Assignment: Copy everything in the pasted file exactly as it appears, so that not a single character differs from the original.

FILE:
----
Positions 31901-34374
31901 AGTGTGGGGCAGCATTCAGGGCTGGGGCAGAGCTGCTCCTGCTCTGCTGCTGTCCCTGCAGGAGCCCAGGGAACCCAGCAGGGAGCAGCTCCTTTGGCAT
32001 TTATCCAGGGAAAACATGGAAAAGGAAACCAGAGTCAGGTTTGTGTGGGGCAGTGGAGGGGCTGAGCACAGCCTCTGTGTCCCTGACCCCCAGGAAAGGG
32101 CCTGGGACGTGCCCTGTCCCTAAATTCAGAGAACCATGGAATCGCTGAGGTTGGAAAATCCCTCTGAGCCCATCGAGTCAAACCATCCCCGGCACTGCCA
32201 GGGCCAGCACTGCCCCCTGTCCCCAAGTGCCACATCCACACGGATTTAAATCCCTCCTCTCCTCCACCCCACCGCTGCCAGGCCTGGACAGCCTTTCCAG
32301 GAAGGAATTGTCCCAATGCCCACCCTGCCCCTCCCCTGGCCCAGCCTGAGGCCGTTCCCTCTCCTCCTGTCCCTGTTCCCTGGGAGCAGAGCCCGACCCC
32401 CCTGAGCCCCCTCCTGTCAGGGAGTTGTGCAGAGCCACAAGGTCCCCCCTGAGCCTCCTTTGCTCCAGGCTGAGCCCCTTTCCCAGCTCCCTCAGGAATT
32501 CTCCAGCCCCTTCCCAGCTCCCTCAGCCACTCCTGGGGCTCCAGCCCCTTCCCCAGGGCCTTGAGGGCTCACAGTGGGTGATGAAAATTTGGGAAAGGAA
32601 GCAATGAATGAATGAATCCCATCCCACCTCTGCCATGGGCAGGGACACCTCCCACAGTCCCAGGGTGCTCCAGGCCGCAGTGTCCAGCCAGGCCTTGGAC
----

Positions 31901-34374
31901 AGTGTGGGGCAGCATTCAGGGCTGGGGCAGAGCTGCTCCTGCTCTGCTGCTGTCCCTGCAGGAGCCCAGGGAACCCAGCAGGGAGCAGCTCCTTTGGCAT
32001 TTATCCAGGGAAAACATGGAAAAGGAAACCAGAGTCAGGTTTGTGTGGGGCAGTGGAGGGGCTGAGCACAGCCTCTGTGTCCCTGACCCCCAGGAAAGGG
32101 CCTGGGACGTGCCCTGTCCCTAAATTCAGAGAACCATGGAATCGCTGAGGTTGGAAAATCCCTCTGAGCCCATCGAGTCAAACCATCCCCGGCACTGCCA
32201 GGGCCAGCACTGCCCCCTGTCCCCAAGTGCCACATCCACACGGATTTAAATCCCTCCTCTCCTCCACCCCACCGCTGCCAGGCCTGGACAGCCTTTCCAG
32301 GAAGGAATTGTCCCAATGCCCACCCTGCCCCTCCCCTGGCCCAGCCTGAGGCCGTTCCCTCTCCTCCTGTCCCTGTTCCCTGGGAGCAGAGCCCGACCCC
32401 CCTGAGCCCCCTCCTGTCAGGGAGTTGTGCAGAGCCACAAGGTCCCCCCTGAGCCTCCTTTGCTCCAGGCTGAGCCCCTTTCCCAGCTCCCTCAGGAATT
32501 CTCCAGCCCCTTCCCAGCTCCCTCAGCCACTCCTGGGGCTCCAGCCCCTTCCCCAGGGCCTTGAGGGCTCACAGTGGGTGATGAAAATTTGGGAAAGGAA
32601 GCAATGAATGAATGAATCCCATCCCACCTCTGCCATGGGCAGGGACACCTCCCACAGTCCCAGGGTGCTCCAGGCCGCAGTGTCCAGCCAGGCCTTGGAC